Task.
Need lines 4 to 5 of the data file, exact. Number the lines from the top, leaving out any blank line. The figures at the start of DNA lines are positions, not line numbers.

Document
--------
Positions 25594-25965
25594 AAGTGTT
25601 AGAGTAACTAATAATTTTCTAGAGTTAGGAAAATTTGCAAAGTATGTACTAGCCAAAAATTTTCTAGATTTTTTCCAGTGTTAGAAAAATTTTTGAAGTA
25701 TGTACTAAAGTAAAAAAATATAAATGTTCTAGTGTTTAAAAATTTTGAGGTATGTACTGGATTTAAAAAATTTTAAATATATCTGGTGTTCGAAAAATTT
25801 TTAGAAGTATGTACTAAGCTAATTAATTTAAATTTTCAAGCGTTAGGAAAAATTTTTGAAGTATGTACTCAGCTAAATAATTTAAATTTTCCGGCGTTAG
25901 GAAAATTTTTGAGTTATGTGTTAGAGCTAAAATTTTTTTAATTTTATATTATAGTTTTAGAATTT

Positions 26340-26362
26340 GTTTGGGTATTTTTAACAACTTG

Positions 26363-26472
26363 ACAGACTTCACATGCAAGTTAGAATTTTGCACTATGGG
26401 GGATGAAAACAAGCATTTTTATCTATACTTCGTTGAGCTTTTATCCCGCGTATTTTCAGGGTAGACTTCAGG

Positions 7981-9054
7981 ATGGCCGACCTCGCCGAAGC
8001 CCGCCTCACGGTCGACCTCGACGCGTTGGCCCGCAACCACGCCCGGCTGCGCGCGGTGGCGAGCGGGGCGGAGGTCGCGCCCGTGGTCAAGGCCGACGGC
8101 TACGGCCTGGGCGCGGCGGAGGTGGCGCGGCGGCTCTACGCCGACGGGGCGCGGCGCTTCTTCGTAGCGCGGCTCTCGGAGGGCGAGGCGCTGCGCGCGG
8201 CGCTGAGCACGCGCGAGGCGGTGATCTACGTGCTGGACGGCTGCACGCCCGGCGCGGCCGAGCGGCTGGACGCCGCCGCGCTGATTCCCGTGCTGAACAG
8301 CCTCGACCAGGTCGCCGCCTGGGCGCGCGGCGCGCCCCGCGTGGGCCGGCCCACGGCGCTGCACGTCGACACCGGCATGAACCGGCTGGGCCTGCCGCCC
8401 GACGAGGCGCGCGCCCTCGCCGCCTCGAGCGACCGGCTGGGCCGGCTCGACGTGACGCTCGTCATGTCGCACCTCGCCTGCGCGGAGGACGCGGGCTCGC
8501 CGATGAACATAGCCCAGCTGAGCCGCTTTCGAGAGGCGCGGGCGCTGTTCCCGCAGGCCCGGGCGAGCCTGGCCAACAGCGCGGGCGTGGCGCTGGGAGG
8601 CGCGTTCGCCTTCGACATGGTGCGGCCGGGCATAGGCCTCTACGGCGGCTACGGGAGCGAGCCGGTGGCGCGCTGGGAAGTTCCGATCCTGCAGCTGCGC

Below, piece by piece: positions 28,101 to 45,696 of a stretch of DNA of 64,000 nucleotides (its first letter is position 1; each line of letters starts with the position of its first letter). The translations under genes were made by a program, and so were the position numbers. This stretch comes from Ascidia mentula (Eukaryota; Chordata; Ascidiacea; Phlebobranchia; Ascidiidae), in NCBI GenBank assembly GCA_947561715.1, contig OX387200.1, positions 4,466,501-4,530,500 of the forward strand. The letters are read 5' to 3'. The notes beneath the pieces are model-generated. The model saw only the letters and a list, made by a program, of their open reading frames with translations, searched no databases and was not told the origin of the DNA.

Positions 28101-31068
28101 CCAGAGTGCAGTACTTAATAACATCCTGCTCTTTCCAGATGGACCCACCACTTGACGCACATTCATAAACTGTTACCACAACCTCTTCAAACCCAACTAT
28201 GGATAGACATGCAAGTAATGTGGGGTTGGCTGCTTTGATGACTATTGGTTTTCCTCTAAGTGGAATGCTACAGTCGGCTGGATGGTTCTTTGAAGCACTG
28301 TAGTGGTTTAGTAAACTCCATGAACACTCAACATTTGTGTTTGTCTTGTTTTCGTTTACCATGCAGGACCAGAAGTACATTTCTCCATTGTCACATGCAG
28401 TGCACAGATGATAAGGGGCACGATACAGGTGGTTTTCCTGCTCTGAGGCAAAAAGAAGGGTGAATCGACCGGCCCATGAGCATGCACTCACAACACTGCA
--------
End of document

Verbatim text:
25701 TGTACTAAAGTAAAAAAATATAAATGTTCTAGTGTTTAAAAATTTTGAGGTATGTACTGGATTTAAAAAATTTTAAATATATCTGGTGTTCGAAAAATTT
25801 TTAGAAGTATGTACTAAGCTAATTAATTTAAATTTTCAAGCGTTAGGAAAAATTTTTGAAGTATGTACTCAGCTAAATAATTTAAATTTTCCGGCGTTAG